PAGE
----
Track and field returns to the Palouse for meet in the Bubble

This weekend the WSU bubble will host the 2017 Cougar Indoor Invitational track and field meet.

The meet will kick off at 12:30 p.m. on Friday with the 60-meter hurdles, the first event of the women’s pentathlon. The Cougar Indoor Invitational will conclude with the women’s 1600-meter relay at 4:30 pm on Saturday.

For those unfamiliar with track and field, an invitational means participants at this meet have specifically been invited to be there. This means the athletes visiting WSU this weekend will come from colleges of various sizes and levels, mostly in the Pacific Northwest.

The invitational, the sixth meet on the indoor schedule for WSU, is part of a ramp up to the NCAA Indoor Championships on March 10 and 11 in College Station, Texas. The outdoor season, the more traditional brand of the sport, will begin for the Cougars on March 17 in Los Angeles with the USC Trojan Invitational.

Indoor track and field is the HGTV of sports, in that it ignores both the laws of physics and nature; and the Property Brothers look like they pole vaulted in college.

Despite the cold, snowy conditions on the streets of Pullman, it is a balmy 71 degrees in the Bubble as runners sprint across the finish line.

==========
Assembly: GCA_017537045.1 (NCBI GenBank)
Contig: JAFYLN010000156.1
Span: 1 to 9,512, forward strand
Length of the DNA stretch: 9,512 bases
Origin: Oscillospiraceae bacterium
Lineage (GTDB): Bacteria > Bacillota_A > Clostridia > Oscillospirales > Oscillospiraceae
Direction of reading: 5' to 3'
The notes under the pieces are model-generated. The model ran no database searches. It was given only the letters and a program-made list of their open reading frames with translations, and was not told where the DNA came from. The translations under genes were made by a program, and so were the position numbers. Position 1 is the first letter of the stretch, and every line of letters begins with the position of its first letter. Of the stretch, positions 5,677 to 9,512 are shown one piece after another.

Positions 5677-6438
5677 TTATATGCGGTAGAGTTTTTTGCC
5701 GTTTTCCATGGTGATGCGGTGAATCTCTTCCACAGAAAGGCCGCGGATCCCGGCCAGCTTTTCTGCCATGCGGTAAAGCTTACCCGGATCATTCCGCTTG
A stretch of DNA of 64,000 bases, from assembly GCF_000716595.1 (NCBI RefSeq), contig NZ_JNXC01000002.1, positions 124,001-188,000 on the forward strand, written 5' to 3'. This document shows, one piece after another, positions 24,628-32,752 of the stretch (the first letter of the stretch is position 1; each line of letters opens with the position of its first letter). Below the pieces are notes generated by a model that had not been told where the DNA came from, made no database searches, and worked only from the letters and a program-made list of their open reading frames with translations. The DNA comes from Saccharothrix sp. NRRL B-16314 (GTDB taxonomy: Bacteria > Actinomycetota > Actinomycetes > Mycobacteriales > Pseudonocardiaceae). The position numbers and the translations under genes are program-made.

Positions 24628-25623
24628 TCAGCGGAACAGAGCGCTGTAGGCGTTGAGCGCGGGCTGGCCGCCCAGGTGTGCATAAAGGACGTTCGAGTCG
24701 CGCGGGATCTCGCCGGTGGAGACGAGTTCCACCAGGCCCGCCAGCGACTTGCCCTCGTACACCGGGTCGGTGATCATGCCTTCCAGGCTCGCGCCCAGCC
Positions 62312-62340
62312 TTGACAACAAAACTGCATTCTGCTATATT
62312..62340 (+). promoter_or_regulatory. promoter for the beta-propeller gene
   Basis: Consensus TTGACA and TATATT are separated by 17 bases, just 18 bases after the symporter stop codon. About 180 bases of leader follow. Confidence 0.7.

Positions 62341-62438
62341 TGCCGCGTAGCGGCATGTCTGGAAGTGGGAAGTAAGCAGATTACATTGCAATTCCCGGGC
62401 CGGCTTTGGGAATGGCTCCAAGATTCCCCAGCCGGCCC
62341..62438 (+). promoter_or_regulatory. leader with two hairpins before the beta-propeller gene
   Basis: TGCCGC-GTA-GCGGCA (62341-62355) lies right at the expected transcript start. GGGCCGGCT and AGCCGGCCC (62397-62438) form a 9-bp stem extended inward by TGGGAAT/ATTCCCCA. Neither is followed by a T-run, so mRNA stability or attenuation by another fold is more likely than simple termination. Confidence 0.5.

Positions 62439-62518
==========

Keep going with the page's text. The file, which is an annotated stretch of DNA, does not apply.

Indoor track and field would be Hank Scorpio’s favorite sport, the megalomaniac, Silicon Valley prototype from The Simpsons. Just because you can play baseball on a blimp doesn’t mean you should.

I remember the moment I fell in love with track and field as a high school junior competing in an away meet at Rainier Beach High School. The reddish, orange sunset splattered across the sky that April night, a classic post-ear Van Gogh canvas. I can still feel the clement spring air stick to my skin like a post-it.

Reflecting on this reverence, I wonder is it possible to have the same connection to indoor track and field? It makes sense that the regular season would have a spin off; Cheers must have its Frasier after all. Athletes have to stay in shape during the cold winter so their bodies are not startled by the start of the season in March.

In addition, the length of a typical indoor track and field venue’s lap is 200 meters instead of the traditional 400 for outdoor tracks. Why would a major league baseball team play half of their season at a Little League field? Would the NBA play their summer league using a series of Pop-A-Shots placed strategically around the hardwood?

I would speculate whether this quicker turnaround has an undesirable effect on the shins, feet, and ankles of runners, particularly sprinters. Perhaps runners have consciously become accustomed over time to the smaller track but it still affects their running style on a subconscious level. It is comparable to how some major leaguers will experience post Home Run Derby droughts since they unknowingly altered their swing to be more powerful for the competition.

Alas, it will be an exciting weekend in the bubble on the campus of WSU with the return of indoor track and field.

Chris Arneson is a senior sports management major from Bothell. He can be contacted at 335-2290 or by [email protected]